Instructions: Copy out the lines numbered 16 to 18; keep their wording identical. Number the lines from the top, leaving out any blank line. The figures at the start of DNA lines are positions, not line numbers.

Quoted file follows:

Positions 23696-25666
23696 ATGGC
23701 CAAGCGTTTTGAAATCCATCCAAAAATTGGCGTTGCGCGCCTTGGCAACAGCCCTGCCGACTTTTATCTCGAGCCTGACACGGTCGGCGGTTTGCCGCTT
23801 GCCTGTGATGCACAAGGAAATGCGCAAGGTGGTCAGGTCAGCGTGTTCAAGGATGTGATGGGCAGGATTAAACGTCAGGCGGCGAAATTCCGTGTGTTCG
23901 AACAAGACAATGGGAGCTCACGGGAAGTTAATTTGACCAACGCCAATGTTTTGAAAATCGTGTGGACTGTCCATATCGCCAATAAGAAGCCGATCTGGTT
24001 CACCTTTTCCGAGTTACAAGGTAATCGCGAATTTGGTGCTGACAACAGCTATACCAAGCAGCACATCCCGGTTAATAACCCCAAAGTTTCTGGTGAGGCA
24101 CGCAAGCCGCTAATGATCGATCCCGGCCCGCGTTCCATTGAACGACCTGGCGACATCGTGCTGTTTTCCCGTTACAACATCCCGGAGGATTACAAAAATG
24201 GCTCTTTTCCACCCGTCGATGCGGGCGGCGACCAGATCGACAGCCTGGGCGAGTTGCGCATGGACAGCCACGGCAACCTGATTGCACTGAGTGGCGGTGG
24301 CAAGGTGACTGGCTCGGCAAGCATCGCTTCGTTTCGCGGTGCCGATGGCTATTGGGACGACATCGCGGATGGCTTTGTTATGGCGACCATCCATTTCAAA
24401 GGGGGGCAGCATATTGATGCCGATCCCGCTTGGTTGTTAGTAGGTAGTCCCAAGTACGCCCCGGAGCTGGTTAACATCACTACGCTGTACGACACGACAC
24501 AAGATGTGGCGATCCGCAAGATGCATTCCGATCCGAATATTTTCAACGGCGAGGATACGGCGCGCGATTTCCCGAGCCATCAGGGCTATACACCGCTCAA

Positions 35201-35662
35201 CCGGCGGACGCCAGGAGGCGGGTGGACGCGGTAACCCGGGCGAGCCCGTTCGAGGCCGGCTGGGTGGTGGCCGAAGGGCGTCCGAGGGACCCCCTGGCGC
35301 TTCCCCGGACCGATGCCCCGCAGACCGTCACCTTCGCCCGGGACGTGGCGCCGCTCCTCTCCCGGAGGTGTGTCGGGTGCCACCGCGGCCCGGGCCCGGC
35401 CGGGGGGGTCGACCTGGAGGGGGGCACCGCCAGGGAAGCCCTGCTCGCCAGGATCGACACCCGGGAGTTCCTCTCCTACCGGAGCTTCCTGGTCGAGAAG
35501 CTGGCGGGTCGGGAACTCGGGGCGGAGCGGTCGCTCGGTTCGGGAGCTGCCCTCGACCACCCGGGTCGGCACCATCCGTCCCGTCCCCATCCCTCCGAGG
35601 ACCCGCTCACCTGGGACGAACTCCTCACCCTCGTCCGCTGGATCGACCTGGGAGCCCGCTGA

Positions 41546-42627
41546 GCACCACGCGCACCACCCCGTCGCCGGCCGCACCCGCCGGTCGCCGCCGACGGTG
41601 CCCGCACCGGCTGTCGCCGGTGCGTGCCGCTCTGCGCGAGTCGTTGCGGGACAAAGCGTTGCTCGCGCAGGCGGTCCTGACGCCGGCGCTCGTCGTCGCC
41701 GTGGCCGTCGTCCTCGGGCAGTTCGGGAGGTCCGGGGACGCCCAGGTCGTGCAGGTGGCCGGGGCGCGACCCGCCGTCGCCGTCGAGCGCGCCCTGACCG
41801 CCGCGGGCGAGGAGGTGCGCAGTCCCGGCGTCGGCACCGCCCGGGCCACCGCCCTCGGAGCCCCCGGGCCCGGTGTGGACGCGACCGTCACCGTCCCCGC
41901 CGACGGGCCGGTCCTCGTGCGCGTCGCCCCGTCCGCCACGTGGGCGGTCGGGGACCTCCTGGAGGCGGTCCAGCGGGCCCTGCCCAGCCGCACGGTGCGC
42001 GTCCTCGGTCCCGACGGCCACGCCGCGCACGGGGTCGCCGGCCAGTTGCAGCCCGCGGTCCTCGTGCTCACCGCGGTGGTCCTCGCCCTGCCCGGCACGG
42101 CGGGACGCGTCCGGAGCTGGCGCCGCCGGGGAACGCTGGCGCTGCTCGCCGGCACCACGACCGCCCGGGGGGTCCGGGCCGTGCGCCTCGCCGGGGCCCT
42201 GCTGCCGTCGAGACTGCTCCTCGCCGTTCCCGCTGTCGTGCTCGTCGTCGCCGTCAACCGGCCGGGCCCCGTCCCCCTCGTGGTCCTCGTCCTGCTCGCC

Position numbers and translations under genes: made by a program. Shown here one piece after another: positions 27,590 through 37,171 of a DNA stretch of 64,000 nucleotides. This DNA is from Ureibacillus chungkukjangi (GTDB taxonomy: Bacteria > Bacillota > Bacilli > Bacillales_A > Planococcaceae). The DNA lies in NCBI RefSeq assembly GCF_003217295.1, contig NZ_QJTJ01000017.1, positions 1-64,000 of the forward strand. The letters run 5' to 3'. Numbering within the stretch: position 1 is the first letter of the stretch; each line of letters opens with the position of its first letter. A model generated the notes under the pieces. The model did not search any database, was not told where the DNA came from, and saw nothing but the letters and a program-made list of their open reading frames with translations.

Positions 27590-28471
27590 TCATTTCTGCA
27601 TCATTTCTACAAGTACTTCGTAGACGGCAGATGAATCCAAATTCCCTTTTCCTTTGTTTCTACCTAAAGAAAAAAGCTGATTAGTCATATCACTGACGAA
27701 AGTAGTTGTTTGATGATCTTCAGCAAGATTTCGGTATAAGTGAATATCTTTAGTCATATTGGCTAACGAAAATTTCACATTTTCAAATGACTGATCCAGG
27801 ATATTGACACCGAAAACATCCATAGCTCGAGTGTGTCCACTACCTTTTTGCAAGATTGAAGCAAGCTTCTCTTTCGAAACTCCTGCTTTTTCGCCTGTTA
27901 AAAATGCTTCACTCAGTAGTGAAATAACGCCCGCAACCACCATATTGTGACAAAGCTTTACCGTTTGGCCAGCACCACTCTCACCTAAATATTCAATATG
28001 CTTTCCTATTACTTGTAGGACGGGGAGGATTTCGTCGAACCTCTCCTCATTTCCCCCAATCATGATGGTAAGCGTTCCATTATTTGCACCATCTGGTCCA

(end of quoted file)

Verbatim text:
35501 CTGGCGGGTCGGGAACTCGGGGCGGAGCGGTCGCTCGGTTCGGGAGCTGCCCTCGACCACCCGGGTCGGCACCATCCGTCCCGTCCCCATCCCTCCGAGG
35601 ACCCGCTCACCTGGGACGAACTCCTCACCCTCGTCCGCTGGATCGACCTGGGAGCCCGCTGA

Positions 41546-42627